Recently in a landmark case against tech giant, Google, India won a judgement in its Competition Commission concerning the techco’s monopoly on mobile and smart phone operating systems and core apps. The ruling brings with it fines worth $161 million USD according to a Reuters reports. In an attempt to stem attrition, Google has quickly begun compliance. This has come in the face of growing discontent in the world, over the place technology has taken. Ironically the discontent has come on the heels of the US led crusade against China Tech, more specifically Huawei. Just recently the South China Morning Post reported, the US FCC (Federal Trade Commission) banned more Huawei ZTE hardware and Berkshire Hathaway sold $44.9 billion USD shares of China BYD Electric Car Manufacturer and Supplier in Q1 of 2023.
Putting together the pieces of change in tech and mobile communications will be essential for SMEs, burgeoning developers and entrepreneurs alike. Keeping one’s finger on the pulse of tech is essential. And why does the India case bode so influenially on the tech ecospheres in other region? Because it is indicative of a growng trend or major shift in tech development, dissemination and most especially operating systems.
Just recently, India unveiled, BharOS, a new mobile operating system designed to work with smartphones and give users the same or better usability as the Google OS or Apple. This means that tech companies and even smart phone manufacturers will need to license and install new operating systems for their devices. It means you as a business, professional, or developer may find new markets and options for commerce and communication.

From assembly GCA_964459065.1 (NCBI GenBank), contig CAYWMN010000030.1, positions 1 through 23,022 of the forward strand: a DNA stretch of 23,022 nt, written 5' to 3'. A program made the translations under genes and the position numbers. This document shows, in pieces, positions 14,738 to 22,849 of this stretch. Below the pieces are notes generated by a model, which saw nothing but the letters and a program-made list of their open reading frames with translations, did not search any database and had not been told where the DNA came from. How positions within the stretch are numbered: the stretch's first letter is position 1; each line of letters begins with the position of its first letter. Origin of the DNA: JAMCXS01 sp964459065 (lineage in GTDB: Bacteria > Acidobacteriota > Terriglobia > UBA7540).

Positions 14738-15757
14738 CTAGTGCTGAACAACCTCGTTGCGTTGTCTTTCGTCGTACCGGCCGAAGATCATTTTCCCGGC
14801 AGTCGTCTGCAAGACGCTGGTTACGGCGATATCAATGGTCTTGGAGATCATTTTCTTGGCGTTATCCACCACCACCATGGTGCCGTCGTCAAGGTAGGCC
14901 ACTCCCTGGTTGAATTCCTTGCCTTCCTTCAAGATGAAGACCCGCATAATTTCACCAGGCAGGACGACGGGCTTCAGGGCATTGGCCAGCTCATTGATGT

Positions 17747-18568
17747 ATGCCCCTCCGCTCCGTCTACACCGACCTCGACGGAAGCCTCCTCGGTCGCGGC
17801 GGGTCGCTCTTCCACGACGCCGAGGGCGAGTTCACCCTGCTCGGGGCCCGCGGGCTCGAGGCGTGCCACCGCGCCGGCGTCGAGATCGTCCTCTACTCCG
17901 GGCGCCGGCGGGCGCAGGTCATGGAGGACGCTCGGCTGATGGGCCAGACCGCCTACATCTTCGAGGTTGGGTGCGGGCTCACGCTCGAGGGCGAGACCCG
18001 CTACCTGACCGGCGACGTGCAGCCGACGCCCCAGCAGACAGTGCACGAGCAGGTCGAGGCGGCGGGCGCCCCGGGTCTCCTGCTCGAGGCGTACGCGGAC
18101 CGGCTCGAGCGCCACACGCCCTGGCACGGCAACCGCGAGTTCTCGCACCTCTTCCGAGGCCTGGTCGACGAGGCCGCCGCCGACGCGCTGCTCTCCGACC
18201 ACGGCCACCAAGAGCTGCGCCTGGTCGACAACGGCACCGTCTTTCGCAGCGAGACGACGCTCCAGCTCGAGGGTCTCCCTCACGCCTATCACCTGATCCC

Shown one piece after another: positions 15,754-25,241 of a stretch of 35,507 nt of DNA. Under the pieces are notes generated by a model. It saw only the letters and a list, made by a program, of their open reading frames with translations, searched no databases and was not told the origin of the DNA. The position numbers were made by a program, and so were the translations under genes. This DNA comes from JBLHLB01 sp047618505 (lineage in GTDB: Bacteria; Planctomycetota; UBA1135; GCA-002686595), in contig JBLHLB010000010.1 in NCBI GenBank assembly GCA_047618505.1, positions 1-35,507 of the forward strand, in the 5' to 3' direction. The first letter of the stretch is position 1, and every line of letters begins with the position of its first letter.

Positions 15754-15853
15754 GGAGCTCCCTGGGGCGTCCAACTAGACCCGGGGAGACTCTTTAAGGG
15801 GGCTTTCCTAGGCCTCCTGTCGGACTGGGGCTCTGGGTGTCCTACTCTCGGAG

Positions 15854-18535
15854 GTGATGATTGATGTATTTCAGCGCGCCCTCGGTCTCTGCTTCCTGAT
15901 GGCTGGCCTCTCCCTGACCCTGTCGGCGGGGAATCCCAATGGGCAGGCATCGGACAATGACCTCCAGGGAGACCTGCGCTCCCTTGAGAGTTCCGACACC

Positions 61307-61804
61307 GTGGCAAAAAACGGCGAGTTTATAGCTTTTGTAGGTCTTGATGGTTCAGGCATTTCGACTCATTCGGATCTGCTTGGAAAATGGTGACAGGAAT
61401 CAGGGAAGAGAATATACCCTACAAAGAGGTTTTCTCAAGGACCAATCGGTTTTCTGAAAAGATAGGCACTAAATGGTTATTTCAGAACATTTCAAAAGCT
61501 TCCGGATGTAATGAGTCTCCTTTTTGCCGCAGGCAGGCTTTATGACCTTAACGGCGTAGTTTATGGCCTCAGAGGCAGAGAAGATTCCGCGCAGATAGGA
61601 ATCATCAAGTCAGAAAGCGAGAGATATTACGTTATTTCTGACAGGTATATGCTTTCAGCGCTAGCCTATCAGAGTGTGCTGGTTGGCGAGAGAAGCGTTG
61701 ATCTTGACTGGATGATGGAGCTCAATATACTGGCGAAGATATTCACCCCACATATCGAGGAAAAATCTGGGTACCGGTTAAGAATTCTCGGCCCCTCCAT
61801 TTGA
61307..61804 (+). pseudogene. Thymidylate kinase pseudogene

If tech is shifting on the OS side of software and hardware in smartphones, could there also be a shift in other technologies like CPUs? What will it mean when the dominance of core systems migrate? Certainly there will be initial challenges, but the human capacity to evolve and assimilate new technologies makes this hurdle highly palpable. We saw this with the shift from the almighty Canadian RIM BlackBerry phone debuted in 1999 to the sleek new reality of modern smartphones. Now the name belongs to an Indonesian mobile company after Research In Motion (RIM) folded in 2016 and the brand licenced rights and sold to various techcos in India and south Asia. The disruptions occurring in many quadrants are now forcing tech to catch up. And it seems it is eager to oblige.
After the massive 2019 Huawei ban in the United States and parts of Europe, the Chinese manufacturer developed its own Operating system in 2019 and used in smart devices in 2021. Now we see India following suit with BharOS in 2023. The question then becomes how to navigate a new landscape where even tech dominance is shifting. For entrepreneurs it may mean being much more international than in previous years. Especially those who see a wider model of trade opportunities and wish to access the myriad markets new tech brings to the fore.